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Friday, 10 May, 2002, 13:59 GMT 14:59 UK
Hospital blamed for missed NHS target
Royal United Hospitals, Bath
The Bath hospitals have been singled out for criticism
The government has singled out one hospital trust for causing the NHS to miss a key waiting list target.

Ministers had promised that by the end of March no patient would have to wait more than 15 months for in-hospital treatment.

Officials estimate that up to 280 people have been waiting this long for treatment at Royal United Hospitals in Bath.


One hospital must not cloud what is a considerable achievement for NHS hospitals and staff throughout England

Health Minister John Hutton
This compares with just one person in the rest of the NHS in England.

Health Minister John Hutton said firm action was being taken to tackle problems at the trust.

Resignation

Downing Street said on Friday that the trust chairman had resigned and its chief executive and finance director had been suspended.

The government said in spite of the situation at Bath the number of patients waiting more than 15 months for in-patient treatment was now the lowest on record.

It said the number of patients waiting more than 12 months for in-patient treatment was at its lowest level since 1996.

According to the Department of Health figures, the number of people waiting over 12 months fell by 4,400 during March to 21,400. This compares with a total of 41,500 last year.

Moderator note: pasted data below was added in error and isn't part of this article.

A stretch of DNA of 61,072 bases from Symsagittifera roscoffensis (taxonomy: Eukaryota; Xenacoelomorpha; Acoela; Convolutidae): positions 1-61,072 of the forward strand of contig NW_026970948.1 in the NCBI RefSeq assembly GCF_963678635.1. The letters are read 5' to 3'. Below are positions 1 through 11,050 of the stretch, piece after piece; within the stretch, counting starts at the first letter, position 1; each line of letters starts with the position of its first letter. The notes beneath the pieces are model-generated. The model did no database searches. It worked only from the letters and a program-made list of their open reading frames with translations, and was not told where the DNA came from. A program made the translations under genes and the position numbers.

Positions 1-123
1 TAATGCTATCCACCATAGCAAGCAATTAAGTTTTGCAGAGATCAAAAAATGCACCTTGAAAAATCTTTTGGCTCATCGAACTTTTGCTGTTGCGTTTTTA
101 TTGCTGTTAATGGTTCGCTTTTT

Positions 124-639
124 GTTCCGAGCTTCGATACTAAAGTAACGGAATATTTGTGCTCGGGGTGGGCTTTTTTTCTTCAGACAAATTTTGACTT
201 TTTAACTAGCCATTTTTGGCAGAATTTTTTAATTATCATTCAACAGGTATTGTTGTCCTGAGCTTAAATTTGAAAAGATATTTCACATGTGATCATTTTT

The total number of people waiting for hospital treatment dropped slightly over the same period - down 15,700 to 1,034,700.

Mr Hutton said: "The isolated problems of one hospital must not cloud what is a considerable achievement for NHS hospitals and staff throughout England.

"There is a long way to go, but the facts speak for themselves."

Fiddled figures

An independent report into the trust, published last week, concluded there was "evidence to suggest that there may have been some deliberate falsification of figures" at the hospital.

It found that in March 2001, the actual number of outpatients who had waited over 13 weeks for an appointment was 2,000 more than the 122 reported by the hospital trust.

The report was commissioned by the hospital trust and led by Alan Bedford, the then chief executive of East Sussex, Brighton and Hove Health Authority.

The Royal United Hospital Trust said it had asked a former regional director of the NHS to look into the findings of the report.

Criticism

The Liberal Democrats criticised the statistics.

Its health spokesman Dr Evan Harris said: "There is now clear evidence that the whole waiting list and waiting time industry is riddled with inconsistencies about what counts as waiting, what counts as a procedure and what counts as an inpatient setting.

"All these figures are worse than useless as a measure of how well patients are being treated."

See also:

20 Feb 02 | Health
Waiting lists top public concern
04 May 02 | England
'Bail out' crisis-hit hospital
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